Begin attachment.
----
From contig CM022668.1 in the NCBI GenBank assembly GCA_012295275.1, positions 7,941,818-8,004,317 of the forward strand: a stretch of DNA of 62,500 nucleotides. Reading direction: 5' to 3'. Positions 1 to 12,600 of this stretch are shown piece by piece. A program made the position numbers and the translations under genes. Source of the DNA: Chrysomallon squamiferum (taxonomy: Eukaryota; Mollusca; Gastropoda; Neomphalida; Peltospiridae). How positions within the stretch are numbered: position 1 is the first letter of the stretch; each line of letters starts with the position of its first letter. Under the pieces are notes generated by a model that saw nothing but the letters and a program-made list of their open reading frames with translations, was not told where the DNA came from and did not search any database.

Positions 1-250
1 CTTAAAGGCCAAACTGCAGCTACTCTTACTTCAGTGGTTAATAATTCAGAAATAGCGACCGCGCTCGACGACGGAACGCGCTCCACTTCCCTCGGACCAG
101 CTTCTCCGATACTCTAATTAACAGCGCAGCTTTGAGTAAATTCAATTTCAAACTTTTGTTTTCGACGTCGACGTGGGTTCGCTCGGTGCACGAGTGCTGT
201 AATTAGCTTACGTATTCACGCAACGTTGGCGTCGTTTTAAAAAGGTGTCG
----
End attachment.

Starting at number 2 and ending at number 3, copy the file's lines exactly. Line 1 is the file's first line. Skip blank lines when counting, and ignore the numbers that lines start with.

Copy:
Positions 1-250
1 CTTAAAGGCCAAACTGCAGCTACTCTTACTTCAGTGGTTAATAATTCAGAAATAGCGACCGCGCTCGACGACGGAACGCGCTCCACTTCCCTCGGACCAG